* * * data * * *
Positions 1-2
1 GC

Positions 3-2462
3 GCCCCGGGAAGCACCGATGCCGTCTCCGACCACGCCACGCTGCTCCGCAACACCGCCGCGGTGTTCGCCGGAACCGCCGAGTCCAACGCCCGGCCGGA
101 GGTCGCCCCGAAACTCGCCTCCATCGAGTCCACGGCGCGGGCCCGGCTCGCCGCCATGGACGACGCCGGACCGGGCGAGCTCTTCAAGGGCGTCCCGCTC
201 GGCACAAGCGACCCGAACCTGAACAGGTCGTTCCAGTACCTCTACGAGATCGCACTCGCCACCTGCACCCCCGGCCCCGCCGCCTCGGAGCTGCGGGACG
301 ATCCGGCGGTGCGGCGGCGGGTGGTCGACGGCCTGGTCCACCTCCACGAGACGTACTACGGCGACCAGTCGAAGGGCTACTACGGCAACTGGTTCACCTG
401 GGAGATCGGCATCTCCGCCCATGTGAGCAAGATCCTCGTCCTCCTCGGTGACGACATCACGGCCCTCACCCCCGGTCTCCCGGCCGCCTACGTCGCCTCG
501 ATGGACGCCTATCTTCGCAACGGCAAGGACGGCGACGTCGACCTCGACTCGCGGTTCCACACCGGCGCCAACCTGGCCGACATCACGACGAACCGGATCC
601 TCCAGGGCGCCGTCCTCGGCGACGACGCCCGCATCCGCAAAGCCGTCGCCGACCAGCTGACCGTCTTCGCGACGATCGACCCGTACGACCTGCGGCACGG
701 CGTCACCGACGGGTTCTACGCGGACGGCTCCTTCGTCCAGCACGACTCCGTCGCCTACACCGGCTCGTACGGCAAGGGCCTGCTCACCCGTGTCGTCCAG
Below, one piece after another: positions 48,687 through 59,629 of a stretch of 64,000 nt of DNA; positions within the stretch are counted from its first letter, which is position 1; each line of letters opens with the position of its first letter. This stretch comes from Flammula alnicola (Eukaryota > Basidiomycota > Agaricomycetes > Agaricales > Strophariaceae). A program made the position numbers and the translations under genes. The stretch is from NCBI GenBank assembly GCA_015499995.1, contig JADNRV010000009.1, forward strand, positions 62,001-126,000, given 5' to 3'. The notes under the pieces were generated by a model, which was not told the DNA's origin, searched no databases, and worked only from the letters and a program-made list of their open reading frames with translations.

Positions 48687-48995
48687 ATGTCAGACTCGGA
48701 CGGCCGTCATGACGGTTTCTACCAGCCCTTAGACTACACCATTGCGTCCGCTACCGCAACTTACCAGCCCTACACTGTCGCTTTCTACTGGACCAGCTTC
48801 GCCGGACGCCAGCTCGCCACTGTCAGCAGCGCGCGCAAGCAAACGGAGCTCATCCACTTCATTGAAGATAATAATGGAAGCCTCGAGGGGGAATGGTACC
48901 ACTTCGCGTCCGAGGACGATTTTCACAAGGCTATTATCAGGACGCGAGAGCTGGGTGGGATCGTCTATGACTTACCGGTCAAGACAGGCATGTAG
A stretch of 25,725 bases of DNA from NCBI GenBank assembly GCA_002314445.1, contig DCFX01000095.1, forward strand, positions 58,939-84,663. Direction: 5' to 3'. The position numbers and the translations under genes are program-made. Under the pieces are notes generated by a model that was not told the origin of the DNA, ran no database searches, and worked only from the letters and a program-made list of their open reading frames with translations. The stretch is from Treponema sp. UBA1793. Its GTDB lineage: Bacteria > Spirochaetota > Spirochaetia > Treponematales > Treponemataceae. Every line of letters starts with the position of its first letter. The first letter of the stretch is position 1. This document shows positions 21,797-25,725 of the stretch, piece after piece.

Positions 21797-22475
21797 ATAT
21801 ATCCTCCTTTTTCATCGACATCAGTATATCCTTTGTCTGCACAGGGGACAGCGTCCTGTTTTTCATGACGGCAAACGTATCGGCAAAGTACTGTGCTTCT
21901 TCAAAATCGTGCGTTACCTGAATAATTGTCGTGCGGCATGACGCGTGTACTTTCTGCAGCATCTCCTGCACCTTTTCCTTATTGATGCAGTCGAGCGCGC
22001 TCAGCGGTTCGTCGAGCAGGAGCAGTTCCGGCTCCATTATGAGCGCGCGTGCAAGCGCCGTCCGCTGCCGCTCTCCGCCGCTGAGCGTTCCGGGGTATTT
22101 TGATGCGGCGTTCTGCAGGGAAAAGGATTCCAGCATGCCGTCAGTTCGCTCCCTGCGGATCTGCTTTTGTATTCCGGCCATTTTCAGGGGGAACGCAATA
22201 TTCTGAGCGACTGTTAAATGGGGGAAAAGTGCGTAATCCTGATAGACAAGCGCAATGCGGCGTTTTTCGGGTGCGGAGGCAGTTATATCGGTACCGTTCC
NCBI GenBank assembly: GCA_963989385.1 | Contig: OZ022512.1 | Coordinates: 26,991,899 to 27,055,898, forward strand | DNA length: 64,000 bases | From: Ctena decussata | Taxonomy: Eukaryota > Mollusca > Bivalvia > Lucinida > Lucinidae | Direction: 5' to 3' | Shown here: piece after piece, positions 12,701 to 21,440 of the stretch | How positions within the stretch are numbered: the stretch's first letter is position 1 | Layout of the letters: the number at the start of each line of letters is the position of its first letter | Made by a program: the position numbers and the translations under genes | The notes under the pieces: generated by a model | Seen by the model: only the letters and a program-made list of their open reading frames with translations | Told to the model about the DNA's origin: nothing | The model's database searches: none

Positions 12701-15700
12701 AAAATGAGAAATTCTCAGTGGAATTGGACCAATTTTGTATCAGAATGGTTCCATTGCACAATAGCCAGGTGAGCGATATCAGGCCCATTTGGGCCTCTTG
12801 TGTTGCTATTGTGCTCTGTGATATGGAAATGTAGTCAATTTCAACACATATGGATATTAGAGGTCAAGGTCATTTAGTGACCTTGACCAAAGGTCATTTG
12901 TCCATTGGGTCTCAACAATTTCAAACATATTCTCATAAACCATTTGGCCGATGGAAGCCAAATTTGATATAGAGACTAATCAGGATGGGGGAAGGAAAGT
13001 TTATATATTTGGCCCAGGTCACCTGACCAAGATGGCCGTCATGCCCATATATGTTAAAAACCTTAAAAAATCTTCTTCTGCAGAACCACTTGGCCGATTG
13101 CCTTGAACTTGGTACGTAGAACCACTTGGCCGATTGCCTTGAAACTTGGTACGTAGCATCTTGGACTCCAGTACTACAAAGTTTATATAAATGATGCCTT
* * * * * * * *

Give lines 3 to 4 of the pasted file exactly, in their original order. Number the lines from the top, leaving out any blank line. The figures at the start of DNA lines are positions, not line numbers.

Positions 3-2462
3 GCCCCGGGAAGCACCGATGCCGTCTCCGACCACGCCACGCTGCTCCGCAACACCGCCGCGGTGTTCGCCGGAACCGCCGAGTCCAACGCCCGGCCGGA